She successfully received her nursing certification in 1879, making her the first African American in history to earn a professional nursing license. She was one of only four graduates from an original student base of 42. Her career as a private care nurse brought her up and down the eastern seaboard in addition to serving as director of the Howard Orphan Asylum for black children in Long Island, New York. Working to provide good service to all patients, in 1908 she co-founded the National Association of Colored Graduate Nurses (later the American Nurses Association) to help other nurses of color get into the profession. After 40 years of nursing service, Mahoney retired to continue on her revolutionary path and became among the first women to register to vote in Boston, Massachusetts.
Virginia Avenel Henderson is recognized as the “First Lady of Nursing,” a distinguished title that is not shared by any other. Born in Kansas City, Missouri, she grew up to become an amazing nurse and educator. Her credentials are of course impressive and her awards are plentiful. She was educated at the U.S. Army School of Nursing (1921) and Teachers College, Columbia University where she completed her bachelor of science in 1932 and her master of arts in 1934. She went on to teach at the prestigious school for nearly fifteen years. In addition, Henderson held honorary doctorate degrees from thirteen universities and was selected at the American Nurses Associations Hall of Fame.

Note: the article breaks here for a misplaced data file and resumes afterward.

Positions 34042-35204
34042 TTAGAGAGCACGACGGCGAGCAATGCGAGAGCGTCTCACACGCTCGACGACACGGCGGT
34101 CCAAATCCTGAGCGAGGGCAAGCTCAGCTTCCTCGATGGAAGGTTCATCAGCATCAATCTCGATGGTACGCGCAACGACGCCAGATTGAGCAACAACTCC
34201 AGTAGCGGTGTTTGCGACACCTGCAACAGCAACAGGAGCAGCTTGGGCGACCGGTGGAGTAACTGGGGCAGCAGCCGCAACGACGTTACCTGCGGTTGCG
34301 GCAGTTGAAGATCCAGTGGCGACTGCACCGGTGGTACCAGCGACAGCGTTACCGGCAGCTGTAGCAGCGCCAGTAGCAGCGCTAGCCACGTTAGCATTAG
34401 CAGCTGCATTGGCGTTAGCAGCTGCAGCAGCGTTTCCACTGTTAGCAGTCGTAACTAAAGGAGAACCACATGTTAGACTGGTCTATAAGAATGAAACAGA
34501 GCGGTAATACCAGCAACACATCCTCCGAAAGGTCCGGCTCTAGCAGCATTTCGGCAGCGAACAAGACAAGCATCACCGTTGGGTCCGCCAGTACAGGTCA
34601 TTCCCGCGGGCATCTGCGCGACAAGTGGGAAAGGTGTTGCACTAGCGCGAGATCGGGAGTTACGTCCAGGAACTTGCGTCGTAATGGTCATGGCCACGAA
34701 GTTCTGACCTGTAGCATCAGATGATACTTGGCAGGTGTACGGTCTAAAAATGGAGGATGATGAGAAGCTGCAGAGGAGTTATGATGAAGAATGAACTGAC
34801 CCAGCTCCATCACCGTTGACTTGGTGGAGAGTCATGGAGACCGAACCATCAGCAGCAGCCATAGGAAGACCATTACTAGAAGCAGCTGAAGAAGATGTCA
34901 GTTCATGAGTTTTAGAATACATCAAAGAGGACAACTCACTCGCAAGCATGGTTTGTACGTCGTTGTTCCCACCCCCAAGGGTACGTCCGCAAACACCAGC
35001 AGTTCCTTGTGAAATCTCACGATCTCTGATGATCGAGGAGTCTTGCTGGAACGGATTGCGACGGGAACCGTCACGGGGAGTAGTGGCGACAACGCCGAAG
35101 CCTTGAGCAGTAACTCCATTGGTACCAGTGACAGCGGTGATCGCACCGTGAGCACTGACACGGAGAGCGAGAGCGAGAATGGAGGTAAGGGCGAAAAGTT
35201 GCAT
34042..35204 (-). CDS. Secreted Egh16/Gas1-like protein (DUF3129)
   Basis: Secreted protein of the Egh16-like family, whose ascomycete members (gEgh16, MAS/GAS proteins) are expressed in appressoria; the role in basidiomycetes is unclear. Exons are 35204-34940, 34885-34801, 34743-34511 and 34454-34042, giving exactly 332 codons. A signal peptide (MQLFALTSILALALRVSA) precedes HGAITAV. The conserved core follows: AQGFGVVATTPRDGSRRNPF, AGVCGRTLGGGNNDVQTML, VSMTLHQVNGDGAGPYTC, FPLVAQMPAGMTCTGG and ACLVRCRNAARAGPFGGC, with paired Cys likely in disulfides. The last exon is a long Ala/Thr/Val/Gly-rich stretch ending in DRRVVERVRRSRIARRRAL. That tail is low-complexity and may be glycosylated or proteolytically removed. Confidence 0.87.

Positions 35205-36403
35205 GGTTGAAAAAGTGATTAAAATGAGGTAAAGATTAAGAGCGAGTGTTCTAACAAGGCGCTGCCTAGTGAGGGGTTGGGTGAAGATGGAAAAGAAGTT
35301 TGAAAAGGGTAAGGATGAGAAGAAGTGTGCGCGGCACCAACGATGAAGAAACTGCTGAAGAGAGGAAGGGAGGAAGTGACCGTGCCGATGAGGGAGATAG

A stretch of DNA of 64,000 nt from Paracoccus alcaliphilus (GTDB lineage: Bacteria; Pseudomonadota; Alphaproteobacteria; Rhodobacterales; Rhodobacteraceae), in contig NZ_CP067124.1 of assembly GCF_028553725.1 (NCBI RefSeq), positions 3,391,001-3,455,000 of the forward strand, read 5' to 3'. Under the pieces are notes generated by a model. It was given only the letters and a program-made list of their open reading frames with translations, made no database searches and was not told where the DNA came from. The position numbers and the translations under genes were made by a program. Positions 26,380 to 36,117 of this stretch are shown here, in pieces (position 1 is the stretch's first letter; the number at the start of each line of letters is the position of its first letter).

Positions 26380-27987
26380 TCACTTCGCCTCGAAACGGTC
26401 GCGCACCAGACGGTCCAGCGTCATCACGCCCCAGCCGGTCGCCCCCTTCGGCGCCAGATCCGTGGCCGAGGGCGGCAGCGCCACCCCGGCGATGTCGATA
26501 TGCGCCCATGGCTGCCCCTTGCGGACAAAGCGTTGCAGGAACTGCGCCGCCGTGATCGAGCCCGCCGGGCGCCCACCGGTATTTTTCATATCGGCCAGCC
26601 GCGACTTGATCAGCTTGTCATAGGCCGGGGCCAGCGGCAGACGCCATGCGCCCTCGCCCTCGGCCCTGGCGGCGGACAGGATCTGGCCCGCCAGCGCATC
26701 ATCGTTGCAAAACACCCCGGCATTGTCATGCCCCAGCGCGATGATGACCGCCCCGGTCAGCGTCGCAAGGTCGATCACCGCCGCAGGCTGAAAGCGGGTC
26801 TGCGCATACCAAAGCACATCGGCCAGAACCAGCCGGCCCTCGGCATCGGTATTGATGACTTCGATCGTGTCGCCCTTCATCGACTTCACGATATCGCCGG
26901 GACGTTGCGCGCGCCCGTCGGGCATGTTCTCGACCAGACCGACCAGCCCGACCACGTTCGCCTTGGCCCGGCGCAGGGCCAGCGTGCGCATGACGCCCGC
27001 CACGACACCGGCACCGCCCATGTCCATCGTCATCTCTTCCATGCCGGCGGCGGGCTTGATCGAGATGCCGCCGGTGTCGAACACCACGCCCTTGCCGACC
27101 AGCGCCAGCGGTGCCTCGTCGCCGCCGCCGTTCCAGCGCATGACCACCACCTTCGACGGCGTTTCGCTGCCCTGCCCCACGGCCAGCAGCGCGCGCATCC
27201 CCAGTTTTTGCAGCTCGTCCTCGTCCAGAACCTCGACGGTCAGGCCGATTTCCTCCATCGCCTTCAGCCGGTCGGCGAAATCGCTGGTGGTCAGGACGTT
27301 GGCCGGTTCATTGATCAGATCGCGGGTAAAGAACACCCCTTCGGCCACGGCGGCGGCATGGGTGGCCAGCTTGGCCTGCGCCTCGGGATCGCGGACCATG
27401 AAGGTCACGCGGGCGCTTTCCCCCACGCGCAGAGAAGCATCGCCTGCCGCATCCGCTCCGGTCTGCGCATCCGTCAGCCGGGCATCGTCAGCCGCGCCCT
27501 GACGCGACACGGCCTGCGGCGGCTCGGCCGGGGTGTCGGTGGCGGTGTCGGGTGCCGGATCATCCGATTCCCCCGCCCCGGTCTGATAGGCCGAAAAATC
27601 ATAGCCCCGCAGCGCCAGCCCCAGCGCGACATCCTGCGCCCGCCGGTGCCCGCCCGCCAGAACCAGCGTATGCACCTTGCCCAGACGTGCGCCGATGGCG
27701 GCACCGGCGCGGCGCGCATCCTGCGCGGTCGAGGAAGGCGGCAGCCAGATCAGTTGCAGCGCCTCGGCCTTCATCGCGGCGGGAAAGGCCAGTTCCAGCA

She has left a wealth of publications that chronicle her thoughts on nursing practice and education as well as the results of her research and the process that led to her all-important Nursing Need Theory. This unique view was that the nurse cared for patients by performing actions that they could not do because lack of will, strength or knowledge. However, she went on to advocate that the role of the nurse was to make the patient independent as soon as possible. Seeing the nursing process as a logical approach to problem solving, she promoted the pursuit of higher education in the arts and sciences, giving nurses the background to accomplish their goals.
In our most recent history, Claire Bertschinger is already being recognized as one of the Top 10 influential nurses in history. She could barely read or write until she was 14 years old due to a severe case of dyslexia but was inspired one day after watching the story of an English missionary to China who got caught up in the Japanese invasion on TV. She decided right then and there that she wanted to serve the world and help others. She is most known for her advocacy on behalf of suffering people in the developing world. Her work in Ethiopia in 1984 inspired Band Aid and subsequently Live Aid, the biggest relief program ever mounted.
Bertschinger has been honored with many awards including the Florence Nightingale Medal from the International Committee of the Red Cross, named after a fellow health leader in history. In 2005 she received the Women of the Year Window to the World Award and was again honored two years later with Human Rights and Nursing Awards from the International Centre for Nursing Ethics (ICNE). In addition to these career achievements, she achieved her master’s degree in Medical Anthropology in 1997 and received honorary degrees in Education, Health and Sciences from numerous universities.